Rosellen Brown Additional Biography

Biography

Rosellen Brown is noted for her perceptive treatment of alienation, displacement, exile, and disaster in seemingly ordinary American families. Born in Philadelphia to Jewish parents, who moved frequently and much of the time lived in non-Jewish neighborhoods, Brown came to feel that she had no roots. She found, however, that she could escape her loneliness by writing, and by the time she was nine she had decided to become a writer.

After earning a B.A. from Barnard College in 1960 and an M.A. from Brandeis University in 1962, Brown began working at her craft. In 1963, she married Marvin Hoffman, an English teacher, and in 1965 the couple went to Mississippi to teach at Tougaloo College and to participate with their black students in the Civil Rights movement. After the birth of her first child, Adina, Brown wrote most of the poems in her first published volume, Some Deaths in the Delta, and Other Poems, which were inspired by her often frightening experiences in Mississippi.

After three years at Tougaloo, Brown and her husband moved to Brooklyn, New York, where their daughter Elena was born. In 1972, she collaborated on a lucrative nonfiction volume entitled The Whole Word Catalogue. Her real interest, however, was short fiction, and her stories were appearing in magazines and in anthologies, including in the annual publication O. Henry Prize Stories, 1972, 1973, and 1976. In 1974, her collection Street Games appeared, which contains stories drawn from her multiethnic Brooklyn neighborhood. Most of the stories involve problems with relationships, often within the family.

Grants and honors signaled Brown’s increasing status as a writer. In 1973-1974, Brown won a National Endowment for the Humanities creative writing grant. From 1973 to 1975, she was a Radcliffe Institute fellow. During the summer of 1974, she served as a member of the fiction staff at the prestigious Bread Loaf Writers’ Conference.

By that time, the family...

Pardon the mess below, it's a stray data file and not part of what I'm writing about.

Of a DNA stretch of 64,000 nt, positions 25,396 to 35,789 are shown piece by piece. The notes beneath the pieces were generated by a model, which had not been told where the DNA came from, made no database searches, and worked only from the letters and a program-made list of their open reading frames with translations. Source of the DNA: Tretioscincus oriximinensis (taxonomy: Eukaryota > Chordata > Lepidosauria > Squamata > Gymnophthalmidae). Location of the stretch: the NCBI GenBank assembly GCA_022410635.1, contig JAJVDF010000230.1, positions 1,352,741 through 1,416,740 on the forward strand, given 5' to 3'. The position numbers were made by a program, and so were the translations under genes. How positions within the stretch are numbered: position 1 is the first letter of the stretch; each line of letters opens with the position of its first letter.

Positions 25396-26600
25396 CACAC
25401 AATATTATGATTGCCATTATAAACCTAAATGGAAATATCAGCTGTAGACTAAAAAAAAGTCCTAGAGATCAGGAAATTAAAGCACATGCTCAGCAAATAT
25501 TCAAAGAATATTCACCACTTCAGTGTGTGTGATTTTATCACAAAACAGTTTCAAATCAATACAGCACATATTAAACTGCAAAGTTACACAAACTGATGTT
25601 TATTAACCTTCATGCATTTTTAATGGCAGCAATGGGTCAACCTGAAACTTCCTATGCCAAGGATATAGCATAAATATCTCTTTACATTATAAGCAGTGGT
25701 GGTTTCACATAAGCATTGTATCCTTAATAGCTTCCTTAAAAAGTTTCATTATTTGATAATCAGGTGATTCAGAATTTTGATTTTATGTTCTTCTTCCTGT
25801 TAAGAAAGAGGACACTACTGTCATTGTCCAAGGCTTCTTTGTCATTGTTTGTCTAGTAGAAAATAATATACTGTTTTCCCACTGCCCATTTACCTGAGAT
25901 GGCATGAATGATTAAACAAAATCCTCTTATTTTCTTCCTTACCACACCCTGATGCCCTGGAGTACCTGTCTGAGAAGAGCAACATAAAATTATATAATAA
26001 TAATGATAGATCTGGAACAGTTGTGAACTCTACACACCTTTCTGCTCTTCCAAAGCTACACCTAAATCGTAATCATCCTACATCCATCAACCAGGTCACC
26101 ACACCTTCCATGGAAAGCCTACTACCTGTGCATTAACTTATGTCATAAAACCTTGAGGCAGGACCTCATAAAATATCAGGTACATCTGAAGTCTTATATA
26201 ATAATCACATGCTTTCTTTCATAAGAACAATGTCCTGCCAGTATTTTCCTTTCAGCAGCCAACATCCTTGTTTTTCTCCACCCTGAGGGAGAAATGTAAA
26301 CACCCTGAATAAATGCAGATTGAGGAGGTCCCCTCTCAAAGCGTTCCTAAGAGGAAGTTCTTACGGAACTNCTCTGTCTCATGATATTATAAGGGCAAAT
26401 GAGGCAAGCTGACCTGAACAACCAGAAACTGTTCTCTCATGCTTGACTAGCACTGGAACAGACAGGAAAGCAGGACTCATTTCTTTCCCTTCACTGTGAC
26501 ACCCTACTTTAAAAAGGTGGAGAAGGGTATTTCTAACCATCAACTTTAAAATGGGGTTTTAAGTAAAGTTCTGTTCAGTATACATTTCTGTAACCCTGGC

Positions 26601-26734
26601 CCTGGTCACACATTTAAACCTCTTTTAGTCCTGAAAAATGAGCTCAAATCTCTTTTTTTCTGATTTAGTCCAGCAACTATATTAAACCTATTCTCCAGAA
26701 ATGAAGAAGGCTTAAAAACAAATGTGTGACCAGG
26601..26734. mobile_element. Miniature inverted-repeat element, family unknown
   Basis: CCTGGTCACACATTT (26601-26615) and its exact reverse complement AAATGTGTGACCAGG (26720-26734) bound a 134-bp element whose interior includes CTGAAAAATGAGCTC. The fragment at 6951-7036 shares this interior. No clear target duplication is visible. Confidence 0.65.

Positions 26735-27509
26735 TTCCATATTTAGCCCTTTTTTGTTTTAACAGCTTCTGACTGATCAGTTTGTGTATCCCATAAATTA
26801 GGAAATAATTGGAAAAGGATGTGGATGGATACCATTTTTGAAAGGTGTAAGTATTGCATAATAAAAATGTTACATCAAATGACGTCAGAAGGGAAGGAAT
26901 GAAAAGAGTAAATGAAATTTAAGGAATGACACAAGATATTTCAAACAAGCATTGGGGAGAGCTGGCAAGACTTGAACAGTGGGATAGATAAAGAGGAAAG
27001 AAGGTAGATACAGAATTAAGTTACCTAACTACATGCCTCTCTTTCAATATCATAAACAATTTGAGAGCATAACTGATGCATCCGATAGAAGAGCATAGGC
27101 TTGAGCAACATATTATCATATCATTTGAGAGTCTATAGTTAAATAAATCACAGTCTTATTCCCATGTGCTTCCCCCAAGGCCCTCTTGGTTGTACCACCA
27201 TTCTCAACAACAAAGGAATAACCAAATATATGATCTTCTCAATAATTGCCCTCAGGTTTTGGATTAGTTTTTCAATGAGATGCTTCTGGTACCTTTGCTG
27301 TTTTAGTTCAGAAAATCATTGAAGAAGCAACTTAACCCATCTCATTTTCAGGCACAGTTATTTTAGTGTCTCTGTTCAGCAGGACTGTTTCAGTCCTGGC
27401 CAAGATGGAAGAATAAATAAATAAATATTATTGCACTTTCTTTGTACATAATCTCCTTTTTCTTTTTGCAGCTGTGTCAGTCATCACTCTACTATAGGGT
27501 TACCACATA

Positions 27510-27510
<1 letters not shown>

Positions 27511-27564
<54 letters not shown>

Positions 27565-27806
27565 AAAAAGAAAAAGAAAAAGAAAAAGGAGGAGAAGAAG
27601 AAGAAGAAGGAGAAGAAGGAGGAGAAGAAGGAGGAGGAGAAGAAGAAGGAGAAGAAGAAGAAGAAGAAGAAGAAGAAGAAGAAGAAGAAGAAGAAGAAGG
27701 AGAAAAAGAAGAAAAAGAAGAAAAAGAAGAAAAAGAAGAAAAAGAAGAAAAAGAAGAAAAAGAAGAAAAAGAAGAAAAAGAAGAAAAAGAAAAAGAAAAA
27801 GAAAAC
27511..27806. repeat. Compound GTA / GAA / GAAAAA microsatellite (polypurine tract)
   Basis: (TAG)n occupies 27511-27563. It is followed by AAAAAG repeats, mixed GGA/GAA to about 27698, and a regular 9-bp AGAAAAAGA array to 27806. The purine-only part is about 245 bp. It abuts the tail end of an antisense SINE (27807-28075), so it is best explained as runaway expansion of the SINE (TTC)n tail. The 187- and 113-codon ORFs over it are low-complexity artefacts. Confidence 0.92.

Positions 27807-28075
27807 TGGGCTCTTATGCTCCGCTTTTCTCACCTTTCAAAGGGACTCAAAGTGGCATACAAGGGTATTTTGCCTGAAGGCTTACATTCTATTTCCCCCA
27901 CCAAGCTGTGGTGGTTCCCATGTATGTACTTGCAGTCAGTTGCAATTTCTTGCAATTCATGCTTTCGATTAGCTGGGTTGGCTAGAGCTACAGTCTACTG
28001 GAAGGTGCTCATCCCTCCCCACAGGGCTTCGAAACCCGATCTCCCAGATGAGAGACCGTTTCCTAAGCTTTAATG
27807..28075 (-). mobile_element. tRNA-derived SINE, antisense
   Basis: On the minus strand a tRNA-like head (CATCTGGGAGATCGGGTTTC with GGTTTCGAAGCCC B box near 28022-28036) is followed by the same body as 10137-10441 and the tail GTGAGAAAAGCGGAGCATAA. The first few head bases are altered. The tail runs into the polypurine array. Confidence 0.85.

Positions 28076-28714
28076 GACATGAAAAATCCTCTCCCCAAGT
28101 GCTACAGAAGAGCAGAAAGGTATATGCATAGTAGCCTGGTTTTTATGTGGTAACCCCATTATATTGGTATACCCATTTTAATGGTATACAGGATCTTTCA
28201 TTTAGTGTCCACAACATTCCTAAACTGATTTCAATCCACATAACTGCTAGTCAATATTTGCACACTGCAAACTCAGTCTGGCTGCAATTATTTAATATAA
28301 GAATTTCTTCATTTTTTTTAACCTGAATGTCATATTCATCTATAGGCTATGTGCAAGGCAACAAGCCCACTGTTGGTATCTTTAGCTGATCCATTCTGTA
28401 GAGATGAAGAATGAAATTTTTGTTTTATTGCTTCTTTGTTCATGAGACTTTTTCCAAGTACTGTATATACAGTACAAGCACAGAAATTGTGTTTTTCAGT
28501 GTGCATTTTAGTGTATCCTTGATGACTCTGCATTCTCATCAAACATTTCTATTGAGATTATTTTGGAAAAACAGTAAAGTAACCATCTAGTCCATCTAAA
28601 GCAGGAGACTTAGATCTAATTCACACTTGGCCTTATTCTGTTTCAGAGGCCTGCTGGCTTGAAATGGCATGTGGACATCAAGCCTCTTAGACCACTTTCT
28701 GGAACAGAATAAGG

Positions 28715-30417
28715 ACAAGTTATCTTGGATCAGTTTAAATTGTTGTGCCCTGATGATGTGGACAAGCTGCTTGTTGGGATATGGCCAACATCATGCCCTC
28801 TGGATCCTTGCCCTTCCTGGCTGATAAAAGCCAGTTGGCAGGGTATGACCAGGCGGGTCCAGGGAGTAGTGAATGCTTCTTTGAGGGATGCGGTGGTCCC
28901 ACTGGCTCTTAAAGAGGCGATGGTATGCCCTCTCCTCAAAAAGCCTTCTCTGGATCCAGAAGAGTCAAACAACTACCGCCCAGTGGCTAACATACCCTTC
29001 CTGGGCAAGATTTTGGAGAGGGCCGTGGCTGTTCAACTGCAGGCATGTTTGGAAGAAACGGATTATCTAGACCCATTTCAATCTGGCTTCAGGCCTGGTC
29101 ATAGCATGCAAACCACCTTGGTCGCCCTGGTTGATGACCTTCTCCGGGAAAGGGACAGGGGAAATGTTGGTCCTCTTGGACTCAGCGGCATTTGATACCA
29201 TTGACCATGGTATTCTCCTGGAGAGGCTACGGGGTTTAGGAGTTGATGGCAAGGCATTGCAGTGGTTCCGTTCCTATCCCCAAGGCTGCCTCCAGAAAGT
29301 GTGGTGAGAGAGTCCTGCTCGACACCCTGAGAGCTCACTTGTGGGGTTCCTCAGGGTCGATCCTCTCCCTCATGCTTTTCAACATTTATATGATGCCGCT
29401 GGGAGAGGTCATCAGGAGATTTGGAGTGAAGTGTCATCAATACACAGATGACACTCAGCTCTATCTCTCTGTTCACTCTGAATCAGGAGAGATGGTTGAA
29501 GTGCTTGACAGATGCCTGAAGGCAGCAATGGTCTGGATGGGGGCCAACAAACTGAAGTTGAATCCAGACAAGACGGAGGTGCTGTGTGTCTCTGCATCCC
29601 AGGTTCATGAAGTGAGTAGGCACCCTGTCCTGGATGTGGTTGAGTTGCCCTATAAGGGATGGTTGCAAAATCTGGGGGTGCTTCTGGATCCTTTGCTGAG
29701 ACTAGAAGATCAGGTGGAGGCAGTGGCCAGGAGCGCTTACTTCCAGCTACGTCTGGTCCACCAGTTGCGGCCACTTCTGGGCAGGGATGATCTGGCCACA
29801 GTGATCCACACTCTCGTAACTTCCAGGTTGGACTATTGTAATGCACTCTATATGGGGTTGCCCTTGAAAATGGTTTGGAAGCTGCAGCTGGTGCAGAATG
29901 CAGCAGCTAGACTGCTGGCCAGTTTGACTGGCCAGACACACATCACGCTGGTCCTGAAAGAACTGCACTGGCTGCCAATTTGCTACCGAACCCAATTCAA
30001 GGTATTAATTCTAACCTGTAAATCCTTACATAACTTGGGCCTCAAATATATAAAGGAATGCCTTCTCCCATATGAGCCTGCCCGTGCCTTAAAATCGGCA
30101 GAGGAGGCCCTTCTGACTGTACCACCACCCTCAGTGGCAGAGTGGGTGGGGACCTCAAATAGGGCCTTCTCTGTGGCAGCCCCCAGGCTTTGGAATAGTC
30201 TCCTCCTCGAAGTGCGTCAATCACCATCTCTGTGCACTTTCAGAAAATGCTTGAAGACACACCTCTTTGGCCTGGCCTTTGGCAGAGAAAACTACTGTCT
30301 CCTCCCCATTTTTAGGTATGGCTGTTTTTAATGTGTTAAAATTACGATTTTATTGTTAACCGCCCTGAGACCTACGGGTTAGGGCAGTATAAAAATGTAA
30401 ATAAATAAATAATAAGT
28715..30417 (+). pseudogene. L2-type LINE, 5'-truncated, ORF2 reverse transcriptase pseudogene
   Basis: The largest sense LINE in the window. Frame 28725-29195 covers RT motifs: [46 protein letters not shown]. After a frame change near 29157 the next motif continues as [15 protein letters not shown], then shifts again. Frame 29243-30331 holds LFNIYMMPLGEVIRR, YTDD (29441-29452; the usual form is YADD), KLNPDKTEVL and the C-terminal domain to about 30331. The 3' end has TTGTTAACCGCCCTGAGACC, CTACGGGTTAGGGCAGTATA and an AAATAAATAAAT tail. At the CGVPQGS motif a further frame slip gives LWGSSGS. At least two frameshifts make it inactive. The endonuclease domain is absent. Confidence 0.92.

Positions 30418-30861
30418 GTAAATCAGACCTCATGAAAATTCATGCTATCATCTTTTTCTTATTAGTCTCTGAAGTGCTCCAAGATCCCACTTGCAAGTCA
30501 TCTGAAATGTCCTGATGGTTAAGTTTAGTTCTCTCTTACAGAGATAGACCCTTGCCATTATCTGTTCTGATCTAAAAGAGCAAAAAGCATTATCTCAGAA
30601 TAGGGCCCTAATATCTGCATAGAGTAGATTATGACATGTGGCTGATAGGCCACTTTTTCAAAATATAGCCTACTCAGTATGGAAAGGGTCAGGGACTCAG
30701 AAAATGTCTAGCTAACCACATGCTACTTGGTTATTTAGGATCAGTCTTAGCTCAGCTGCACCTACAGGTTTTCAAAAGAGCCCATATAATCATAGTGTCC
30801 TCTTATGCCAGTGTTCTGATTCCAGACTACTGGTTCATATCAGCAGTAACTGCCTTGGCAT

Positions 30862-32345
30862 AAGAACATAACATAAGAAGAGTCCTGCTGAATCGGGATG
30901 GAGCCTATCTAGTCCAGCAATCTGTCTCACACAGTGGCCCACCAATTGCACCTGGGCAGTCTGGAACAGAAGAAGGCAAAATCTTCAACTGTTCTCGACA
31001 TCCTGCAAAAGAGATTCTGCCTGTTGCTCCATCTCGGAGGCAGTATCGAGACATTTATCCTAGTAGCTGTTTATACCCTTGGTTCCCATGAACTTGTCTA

(The entire section is 821 words.)

Bibliography

Craig, Patricia. “Cripples.” New Statesman 98 (July 13, 1979): 62-63. This article presents a not entirely complimentary review of Tender Mercies. Craig believes that the author has gone a little too far and that the novel contains errors in form and taste. She sees the novel as contributing style, however, and she identifies rehabilitation as the major theme.

D’Erasmo, Stacey. “Home Fires.” The Nation, September 28, 1992. Provides an excellent overview of Brown’s work.

Epstein, Joseph. “Is Fiction Necessary?” The Hudson Review 29 (1976-1977): 593-594. This article contains a review of Brown’s The Autobiography of My Mother. Although Epstein thinks that the novel lacks the direction of a real story, he admits that the characters are remarkable, that the book is intelligent, and that Brown is a novelist worth reading.

Hulbert, Ann. “In Struggle.” The New Republic 190 (May 7, 1984): 37-40. Hulbert’s article contains an insightful and extensive review of Civil Wars and several cursory remarks about the first three Brown novels. Hulbert speaks of Brown’s “Keatsian” inclination and, interesting in relationship to Tender Mercies, defines the word “concentration,” a word that Brown uses often.

Mehren, Elizabeth. “Making Mayhem in Ordinary Lives.” Los Angeles Times, September 3, 1992. Brown reflects on her abiding sense of impending doom.

Rosenbert, Judith. “Rosellen Brown.” Publishers Weekly 239 (August 31, 1992): 54-55. This article contains a review of Before and After, brief mention of all of her publications, and a brief biographical sketch. It also focuses on the relationship between Brown as a parent and her fiction. In the article, Brown discusses the economic relationship between female writers and their spouses.

Thurman, Judith. “Rosellen Brown.” Ms. 13 (January, 1985): 82. In 1985, Ms. honored Brown for her willingness to confront major issues in her fiction. This article contains Brown’s comments about her fiction, about reader expectations, and about her home life, as well as a review of Civil Wars.